requires special handling and particular attention to detail. thoroughly chill the sample and spatula before proceeding. then re-cap and re-chill the sample before proceeding. The laboratory is responsible for maintaining a safe work environment and a current awareness file of OSHA regulations regarding the safe handling of the chemicals listed in this method. reagents.3 5.1 The mention of trade names or commercial products in this manual is for illustrative purposes only. As much as possible. SW-846 methods do not purport to address all safety issues associated with their use. If so. do not pre-weigh a number of samples then add the solvent). and other sample processing hardware may yield artifacts and/or interferences to sample analysis.1 Solvents. 4. glassware. 6.5 Samples should be extracted as soon after collection as possible. Glassware.0 Refer to Method 3500 for additional information on interferences. 2. However. and settings other than those listed in this manual may be employed provided that method performance appropriate for the intended application has been demonstrated 3570 .4 Samples should be prepared one at a time to the point of solvent addition (i. and does not constitute an EPA endorsement or exclusive recommendation for use.2 Revision 0 November 2002 . 4. 3.0 INTERFERENCES 4. All these materials must be demonstrated to be free from interferences under the conditions of the analysis by analyzing method blanks.0 DEFINITIONS Refer to the SW-846 chapter of terms and acronyms for potentially applicable definitions. A reference file of material safety data sheets (MSDSs) should be available to all personnel involved in these analyses. Homogenize quickly and gently. supplies. All solid samples are kept cold during the extraction procedure by storing them in a small cooler with blue ice or other appropriate cooling device. the sample container is kept tightly capped. florisil or silica gel cleanup procedures may be employed. Do not weigh out aliquots for percent solids before the samples are extracted. Specific selection of reagents and purification of solvents by distillation in all-glass systems may be necessary. 2.e. Samples are removed from the cooler only for as long as necessary to remove the sample aliquot.0 EQUIPMENT AND SUPPLIES 6. The products and instrument settings cited in SW-846 methods represent those products and settings used during method development or subsequently evaluated by the Agency. reagents.. If necessary. SAFETY There are no significant safety issues specific to this method.2 4. Pay particular attention to minimizing the exposure of the sample and/or extract to air. Do not homogenize the samples unless they appear to be heterogeneous. Refer to each method for specific guidance on quality control procedures and to Chapter Four for guidance on the cleaning of glassware. equipment.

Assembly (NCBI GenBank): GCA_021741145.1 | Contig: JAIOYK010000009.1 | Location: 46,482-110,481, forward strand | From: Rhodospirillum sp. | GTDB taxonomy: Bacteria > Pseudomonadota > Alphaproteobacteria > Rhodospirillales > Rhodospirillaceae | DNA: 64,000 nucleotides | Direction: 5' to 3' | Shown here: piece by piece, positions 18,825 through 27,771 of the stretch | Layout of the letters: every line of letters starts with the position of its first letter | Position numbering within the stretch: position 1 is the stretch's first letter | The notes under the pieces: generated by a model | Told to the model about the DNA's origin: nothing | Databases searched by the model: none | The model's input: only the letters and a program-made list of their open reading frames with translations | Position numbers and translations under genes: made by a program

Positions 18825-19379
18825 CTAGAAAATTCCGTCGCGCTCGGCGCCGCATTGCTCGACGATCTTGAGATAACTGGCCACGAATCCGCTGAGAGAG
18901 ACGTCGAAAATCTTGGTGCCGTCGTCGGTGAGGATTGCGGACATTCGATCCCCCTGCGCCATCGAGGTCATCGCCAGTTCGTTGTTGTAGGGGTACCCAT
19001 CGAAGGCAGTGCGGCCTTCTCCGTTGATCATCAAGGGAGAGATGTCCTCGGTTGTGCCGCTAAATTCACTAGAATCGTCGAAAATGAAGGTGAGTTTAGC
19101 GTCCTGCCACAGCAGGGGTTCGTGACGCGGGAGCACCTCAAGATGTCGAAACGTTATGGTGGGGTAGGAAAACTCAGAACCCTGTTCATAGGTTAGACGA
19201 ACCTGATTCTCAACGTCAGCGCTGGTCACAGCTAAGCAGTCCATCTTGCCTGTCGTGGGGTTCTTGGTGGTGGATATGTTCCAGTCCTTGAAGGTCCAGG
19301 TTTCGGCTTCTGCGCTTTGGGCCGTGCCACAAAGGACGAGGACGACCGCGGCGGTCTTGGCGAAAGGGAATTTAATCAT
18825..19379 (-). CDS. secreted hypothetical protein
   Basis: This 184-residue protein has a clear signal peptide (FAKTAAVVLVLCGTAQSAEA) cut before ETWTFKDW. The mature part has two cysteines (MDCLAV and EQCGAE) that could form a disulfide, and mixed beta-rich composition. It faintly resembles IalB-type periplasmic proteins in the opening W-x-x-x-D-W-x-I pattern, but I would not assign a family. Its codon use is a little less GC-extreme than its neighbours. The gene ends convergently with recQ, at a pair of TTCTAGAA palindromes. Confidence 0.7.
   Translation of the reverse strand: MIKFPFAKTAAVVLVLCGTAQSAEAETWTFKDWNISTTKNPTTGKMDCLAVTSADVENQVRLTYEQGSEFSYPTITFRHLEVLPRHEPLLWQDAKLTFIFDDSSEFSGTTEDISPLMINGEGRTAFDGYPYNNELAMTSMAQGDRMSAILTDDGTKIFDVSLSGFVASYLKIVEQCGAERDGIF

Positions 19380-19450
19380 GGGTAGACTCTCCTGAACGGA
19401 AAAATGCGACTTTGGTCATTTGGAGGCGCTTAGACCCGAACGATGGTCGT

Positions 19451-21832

1 Reagent grade chemicals must be used in all tests. All references to water in this method refer to organic-free reagent water as defined in Chapter One.11. 7. Purify by heating at 400 EC for four hours in a shallow porcelain bowl. 6. Boiling sticks – solvent-extracted. 6. The bath should be used in a hood. Na2SO4. capable of temperature control (+/.and documented.13 Glass beads – solvent-rinsed.8 Water bath – heated.4 Kuderna-Danish concentrator tube – 25-mL.11. Unless otherwise indicated. where such specifications are available. 6. provided it is first ascertained that the reagent is of sufficiently high purity to permit its use without lessening the accuracy of the determination.10 Syringes . 6. 7.3 Polytetrafluoroethylene (PTFE) tubes and caps.01 g.9 Vials – amber glass. 2-mL capacity.0 REAGENTS AND STANDARDS 7.14 Pasteur glass pipettes – 1mL.7 Snyder columns – three-ball micro and two-ball micro Rotator – Glas-Col or equivalent.3 Crucibles – disposable aluminum. graduated.2 6.12 Analytical balance – capable of weighing to 0.5 6.2 Desiccator. Store unused portion of sodium sulfate in a desiccator.1 Drying oven – capable of maintaining 105 EC. Glass powder funnel with glass wool plugging the bottom.6 6.11 Apparatus for determining percent dry weight. disposable. 6. contaminant-free. Other grades may be used. 6. 6.5 EC). it is intended that all reagents conform to the specifications of the Committee on Analytical Reagents of the American Chemical Society. 6. 7. 6.2 Organic-free reagent water. 3570 . A ground glass stopper is used to prevent evaporation of extracts. 500 µL. 6. 6.3 Sodium sulfate (granular.3 Revision 0 November 2002 .gastight. bake in 400 EC oven for approximately one hour. 6. with PTFE-lined screw or crimp top. 6. anhydrous).11. 25 µL.